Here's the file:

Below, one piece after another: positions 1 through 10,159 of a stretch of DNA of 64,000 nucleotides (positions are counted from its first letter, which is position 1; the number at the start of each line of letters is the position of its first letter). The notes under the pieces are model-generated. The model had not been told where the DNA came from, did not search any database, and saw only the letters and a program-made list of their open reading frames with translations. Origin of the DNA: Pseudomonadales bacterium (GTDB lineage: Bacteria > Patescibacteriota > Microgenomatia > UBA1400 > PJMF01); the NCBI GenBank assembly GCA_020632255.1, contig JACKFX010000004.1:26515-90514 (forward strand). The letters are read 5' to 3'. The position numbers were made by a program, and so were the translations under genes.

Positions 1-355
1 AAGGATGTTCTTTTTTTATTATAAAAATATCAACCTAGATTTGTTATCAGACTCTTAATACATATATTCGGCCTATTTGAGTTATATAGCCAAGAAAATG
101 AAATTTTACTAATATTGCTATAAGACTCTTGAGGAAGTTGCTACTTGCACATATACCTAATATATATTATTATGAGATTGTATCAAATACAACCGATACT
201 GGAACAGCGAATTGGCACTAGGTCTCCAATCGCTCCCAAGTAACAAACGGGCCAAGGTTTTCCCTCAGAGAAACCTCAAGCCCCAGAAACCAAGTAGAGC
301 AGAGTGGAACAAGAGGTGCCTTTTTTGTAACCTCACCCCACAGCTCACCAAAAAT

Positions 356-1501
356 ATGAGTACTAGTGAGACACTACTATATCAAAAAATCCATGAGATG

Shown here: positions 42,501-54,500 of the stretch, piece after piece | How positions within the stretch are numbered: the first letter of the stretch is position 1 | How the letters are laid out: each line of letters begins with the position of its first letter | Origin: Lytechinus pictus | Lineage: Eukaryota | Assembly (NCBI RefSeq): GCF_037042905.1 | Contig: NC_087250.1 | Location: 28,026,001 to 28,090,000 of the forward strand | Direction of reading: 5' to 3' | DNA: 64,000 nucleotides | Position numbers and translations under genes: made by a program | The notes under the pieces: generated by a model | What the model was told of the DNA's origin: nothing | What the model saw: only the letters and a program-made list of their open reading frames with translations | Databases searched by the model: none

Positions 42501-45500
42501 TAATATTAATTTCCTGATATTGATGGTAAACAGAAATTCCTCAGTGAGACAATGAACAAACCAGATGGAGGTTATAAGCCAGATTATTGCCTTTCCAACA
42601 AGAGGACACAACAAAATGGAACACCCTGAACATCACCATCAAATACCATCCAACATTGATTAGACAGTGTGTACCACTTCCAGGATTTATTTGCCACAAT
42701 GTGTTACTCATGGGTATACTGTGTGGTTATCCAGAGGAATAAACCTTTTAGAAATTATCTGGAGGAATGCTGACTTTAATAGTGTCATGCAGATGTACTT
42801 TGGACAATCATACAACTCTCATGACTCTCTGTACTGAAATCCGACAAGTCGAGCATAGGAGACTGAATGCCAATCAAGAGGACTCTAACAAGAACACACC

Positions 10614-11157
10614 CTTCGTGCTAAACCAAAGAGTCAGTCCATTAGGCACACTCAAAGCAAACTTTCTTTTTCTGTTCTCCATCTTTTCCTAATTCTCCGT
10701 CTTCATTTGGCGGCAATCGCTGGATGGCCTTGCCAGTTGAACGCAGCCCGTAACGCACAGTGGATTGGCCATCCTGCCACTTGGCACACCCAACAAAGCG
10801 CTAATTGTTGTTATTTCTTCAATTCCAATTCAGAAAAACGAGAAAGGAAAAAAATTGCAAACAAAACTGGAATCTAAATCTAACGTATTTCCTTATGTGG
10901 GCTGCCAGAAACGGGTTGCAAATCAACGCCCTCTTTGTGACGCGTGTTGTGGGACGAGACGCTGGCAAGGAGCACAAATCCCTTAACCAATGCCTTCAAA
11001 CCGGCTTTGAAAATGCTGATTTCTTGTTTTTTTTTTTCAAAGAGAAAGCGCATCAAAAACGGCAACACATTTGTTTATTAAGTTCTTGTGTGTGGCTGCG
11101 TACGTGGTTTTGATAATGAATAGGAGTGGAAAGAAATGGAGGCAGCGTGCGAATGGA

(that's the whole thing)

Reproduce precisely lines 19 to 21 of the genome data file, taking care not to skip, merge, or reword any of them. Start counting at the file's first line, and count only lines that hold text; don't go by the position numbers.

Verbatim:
10901 GCTGCCAGAAACGGGTTGCAAATCAACGCCCTCTTTGTGACGCGTGTTGTGGGACGAGACGCTGGCAAGGAGCACAAATCCCTTAACCAATGCCTTCAAA
11001 CCGGCTTTGAAAATGCTGATTTCTTGTTTTTTTTTTTCAAAGAGAAAGCGCATCAAAAACGGCAACACATTTGTTTATTAAGTTCTTGTGTGTGGCTGCG
11101 TACGTGGTTTTGATAATGAATAGGAGTGGAAAGAAATGGAGGCAGCGTGCGAATGGA